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Cambridge University Press
Luke Glanville, ‘Armed Humanitarian Intervention and the Problem of Abuse after Libya’, in Don Scheid ed., The Ethics of Armed Humanitarian Intervention, Cambridge: Cambridge University Press, 2014, pp. 148-65.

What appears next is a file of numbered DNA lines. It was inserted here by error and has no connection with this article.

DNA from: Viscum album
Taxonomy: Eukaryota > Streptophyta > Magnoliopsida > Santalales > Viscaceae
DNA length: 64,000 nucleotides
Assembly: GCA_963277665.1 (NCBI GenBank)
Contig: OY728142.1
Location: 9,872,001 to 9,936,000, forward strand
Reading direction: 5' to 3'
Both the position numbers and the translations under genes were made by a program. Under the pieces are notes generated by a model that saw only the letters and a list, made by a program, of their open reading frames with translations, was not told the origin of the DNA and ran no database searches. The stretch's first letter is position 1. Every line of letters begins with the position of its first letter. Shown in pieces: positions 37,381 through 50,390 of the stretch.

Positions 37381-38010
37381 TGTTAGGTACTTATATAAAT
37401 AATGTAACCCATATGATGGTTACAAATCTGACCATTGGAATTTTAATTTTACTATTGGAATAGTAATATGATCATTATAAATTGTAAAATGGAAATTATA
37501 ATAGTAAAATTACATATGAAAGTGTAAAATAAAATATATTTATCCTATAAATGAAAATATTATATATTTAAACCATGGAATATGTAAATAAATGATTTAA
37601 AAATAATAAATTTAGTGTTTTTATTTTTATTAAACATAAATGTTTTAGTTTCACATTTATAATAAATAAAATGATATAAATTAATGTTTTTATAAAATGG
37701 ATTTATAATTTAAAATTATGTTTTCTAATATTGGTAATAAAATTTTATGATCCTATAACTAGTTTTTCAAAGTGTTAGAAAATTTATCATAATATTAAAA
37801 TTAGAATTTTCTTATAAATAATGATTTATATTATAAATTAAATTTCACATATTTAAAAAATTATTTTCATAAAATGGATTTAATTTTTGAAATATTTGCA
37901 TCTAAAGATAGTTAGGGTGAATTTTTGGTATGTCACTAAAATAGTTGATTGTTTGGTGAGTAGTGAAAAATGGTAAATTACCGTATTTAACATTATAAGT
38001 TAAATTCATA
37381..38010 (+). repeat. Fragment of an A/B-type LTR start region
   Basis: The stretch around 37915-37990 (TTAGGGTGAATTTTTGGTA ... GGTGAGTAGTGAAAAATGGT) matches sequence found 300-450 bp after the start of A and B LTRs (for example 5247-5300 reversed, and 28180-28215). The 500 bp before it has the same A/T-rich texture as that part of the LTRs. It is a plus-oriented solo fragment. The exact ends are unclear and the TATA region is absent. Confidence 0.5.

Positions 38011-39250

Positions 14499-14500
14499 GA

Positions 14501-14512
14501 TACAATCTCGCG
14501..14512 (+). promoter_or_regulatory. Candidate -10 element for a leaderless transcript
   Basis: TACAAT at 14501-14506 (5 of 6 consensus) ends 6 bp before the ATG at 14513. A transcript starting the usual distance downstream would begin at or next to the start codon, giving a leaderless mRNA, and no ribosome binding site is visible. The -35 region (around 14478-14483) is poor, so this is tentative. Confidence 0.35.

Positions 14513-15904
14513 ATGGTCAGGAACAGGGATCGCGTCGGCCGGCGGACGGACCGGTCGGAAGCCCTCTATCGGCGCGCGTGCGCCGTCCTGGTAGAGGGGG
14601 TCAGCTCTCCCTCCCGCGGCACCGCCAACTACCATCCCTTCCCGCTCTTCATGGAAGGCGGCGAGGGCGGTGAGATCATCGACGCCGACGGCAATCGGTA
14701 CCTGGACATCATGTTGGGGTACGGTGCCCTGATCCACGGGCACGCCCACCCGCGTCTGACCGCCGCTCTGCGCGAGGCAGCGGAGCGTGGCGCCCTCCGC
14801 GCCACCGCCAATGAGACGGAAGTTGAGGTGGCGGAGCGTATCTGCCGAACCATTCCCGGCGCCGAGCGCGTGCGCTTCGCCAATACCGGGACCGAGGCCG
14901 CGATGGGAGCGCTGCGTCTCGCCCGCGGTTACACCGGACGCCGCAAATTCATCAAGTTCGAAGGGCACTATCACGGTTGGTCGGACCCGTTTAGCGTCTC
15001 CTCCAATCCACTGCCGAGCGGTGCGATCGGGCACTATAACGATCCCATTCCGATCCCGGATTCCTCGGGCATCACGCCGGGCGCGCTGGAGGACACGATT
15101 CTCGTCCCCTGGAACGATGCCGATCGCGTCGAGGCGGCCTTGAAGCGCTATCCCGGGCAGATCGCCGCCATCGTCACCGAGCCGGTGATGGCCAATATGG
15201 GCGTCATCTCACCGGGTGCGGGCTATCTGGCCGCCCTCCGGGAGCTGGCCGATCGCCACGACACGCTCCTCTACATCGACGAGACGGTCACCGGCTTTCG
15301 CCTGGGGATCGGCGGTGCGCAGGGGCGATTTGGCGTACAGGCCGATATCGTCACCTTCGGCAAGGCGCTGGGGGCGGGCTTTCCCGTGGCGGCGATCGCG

The idea of armed humanitarian intervention has long been attended with warnings that it will be abused by powerful states seeking to justify wars fought not for humanitarian purposes but for self-interest. This problem of abuse has received renewed attention in the wake of NATO’s recent intervention in Libya. This chapter attempts to find a way through this problem of abuse. I cautiously advance an argument that the problem is not as fatal to the idea of humanitarian intervention as some suggest. After outlining how the problem of abuse has evolved as the idea of humanitarian intervention has itself evolved over time, I consider three reasons that might be offered for why we should embrace the idea of military intervention for the protection of populations in spite of its persistent abuse. I conclude by briefly contemplating what options might be available to the society of states for further limiting the problem of abuse without abandoning the idea of armed humanitarian intervention altogether.